(Reuters) - News Corp's education division Amplify on Monday unveiled a digital curriculum aimed at middle school students in a move to kick-start growth in the unit after years of investment.
The curriculum is for English Language Arts aimed at sixth-, seventh-, and eighth-grade students, and features content from a library of e-books, dramatic readings by actors, story animations, and role-playing games about classic authors such as Edgar Allan Poe.
"If this succeeds, teachers will want to use this to orchestrate their lessons," said Joel Klein, the chief executive of Amplify and former New York City schools chancellor.
Amplify is betting on the changes roiling U.S. school districts, which are spending billions of dollars on digital technology at the expense of textbooks. At the same time, many states are moving toward adopting Common Core, a national academic standard that Amplify follows.
Amplify will make the digital lessons available starting at $45 per student per year in fall 2014. It plans to roll out curriculum for students in kindergarten through grade 12 for English, math and science at a later date.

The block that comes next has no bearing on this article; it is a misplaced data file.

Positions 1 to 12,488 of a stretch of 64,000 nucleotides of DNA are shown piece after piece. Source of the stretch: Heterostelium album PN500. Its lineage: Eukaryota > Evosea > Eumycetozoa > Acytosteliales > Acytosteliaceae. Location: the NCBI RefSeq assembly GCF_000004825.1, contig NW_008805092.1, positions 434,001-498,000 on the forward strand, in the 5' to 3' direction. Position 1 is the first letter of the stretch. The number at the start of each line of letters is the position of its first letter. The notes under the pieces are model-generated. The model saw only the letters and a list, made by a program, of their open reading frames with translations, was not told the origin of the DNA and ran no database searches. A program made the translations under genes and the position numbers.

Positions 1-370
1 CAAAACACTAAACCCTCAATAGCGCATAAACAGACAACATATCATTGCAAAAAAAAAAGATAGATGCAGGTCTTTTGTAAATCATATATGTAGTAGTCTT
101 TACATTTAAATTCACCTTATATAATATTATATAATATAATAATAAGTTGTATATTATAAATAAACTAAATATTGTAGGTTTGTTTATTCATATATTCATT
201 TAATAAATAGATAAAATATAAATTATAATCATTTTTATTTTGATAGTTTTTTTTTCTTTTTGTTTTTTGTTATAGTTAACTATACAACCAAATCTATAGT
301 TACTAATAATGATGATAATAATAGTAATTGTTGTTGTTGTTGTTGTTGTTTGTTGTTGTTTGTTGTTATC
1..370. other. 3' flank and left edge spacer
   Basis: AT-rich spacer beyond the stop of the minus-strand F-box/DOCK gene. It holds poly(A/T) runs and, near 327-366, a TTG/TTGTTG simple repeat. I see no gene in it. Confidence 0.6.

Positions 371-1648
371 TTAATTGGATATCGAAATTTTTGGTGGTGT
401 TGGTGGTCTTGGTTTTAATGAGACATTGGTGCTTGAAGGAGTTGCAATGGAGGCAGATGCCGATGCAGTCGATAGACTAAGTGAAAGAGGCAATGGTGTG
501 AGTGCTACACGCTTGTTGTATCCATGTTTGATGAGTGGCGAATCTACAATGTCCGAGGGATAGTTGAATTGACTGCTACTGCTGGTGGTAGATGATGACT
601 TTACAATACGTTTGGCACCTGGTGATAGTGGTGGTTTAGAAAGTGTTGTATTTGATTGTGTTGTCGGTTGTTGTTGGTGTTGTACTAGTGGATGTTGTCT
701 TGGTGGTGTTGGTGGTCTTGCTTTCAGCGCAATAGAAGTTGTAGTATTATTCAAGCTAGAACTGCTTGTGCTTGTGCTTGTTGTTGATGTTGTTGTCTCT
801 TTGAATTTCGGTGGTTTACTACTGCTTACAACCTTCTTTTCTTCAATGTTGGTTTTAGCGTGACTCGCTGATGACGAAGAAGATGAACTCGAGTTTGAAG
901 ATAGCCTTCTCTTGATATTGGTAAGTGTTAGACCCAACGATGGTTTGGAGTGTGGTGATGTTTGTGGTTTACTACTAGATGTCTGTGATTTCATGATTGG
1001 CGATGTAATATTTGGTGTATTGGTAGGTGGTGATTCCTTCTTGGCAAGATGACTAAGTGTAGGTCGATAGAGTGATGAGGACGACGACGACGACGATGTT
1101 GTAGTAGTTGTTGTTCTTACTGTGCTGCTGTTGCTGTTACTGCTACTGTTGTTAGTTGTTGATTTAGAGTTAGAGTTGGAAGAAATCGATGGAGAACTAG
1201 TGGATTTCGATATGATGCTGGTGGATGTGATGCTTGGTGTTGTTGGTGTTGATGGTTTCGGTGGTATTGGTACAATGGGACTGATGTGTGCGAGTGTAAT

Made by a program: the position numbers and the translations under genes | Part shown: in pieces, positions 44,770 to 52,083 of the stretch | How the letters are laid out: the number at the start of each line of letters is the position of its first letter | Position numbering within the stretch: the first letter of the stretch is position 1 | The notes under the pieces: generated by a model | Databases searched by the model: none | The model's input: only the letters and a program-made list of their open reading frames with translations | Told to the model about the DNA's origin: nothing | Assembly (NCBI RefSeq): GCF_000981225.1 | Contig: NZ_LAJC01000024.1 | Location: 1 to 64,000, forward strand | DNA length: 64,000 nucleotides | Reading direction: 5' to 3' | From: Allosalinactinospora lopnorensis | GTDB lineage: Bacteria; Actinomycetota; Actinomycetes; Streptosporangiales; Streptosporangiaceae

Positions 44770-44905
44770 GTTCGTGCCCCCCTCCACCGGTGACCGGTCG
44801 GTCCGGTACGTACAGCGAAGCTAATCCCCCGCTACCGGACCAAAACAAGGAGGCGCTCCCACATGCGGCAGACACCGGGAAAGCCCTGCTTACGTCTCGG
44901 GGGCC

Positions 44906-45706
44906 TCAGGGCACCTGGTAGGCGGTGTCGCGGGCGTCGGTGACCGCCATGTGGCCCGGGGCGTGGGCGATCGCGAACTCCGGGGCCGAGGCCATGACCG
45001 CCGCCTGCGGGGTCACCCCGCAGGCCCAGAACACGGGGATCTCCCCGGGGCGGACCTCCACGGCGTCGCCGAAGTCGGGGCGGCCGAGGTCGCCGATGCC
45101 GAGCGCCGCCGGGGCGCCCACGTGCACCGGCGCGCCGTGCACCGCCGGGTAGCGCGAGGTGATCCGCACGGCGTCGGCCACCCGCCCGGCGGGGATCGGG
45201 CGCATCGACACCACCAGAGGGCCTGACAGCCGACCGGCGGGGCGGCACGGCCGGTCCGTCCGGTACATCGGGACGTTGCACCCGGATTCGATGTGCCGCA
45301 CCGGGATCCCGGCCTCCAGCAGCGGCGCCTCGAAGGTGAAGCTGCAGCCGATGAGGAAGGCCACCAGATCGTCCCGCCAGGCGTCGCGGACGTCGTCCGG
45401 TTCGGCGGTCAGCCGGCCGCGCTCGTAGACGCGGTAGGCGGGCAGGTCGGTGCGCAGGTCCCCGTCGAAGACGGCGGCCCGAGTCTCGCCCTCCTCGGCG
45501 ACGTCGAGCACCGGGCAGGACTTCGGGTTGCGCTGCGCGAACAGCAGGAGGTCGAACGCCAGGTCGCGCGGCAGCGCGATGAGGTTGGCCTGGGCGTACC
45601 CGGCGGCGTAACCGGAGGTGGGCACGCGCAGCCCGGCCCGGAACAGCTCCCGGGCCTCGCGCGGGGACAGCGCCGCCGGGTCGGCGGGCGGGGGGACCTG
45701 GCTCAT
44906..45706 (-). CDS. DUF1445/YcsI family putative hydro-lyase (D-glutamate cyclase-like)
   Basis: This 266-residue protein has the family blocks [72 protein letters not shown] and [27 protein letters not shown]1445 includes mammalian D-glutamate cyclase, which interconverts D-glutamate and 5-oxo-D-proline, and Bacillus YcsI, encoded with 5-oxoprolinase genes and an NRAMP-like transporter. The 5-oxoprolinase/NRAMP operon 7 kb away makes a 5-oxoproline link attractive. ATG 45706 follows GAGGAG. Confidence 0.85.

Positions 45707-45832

The curriculum will work on a variety of devices, including Apple's iPad and Google's Chromebook.
Amplify has its own tablet that it introduced last year, but that product has faced some challenges. A North Carolina school district suspended the use of the tablet because of technical problems involving the charger.
Education is a cause close to the heart of News Corp chairman Rupert Murdoch, who has been a vocal advocate of school reform.
News Corp purchased Wireless Generation, a New York-based educational analytics and assessment firm, for $390 million in 2010.
News Corp has since focused on expanding the educational unit and has invested hundreds of millions of dollars in the business. For the quarter ending December 31, News Corp reported it spent $10 million related to product and curriculum development for the unit.
(Corrects acquisition price of Wireless Generation to $390 million from $300 million in 9th paragraph)
(Reporting by Jennifer Saba in New York; Editing by Meredith Mazzilli)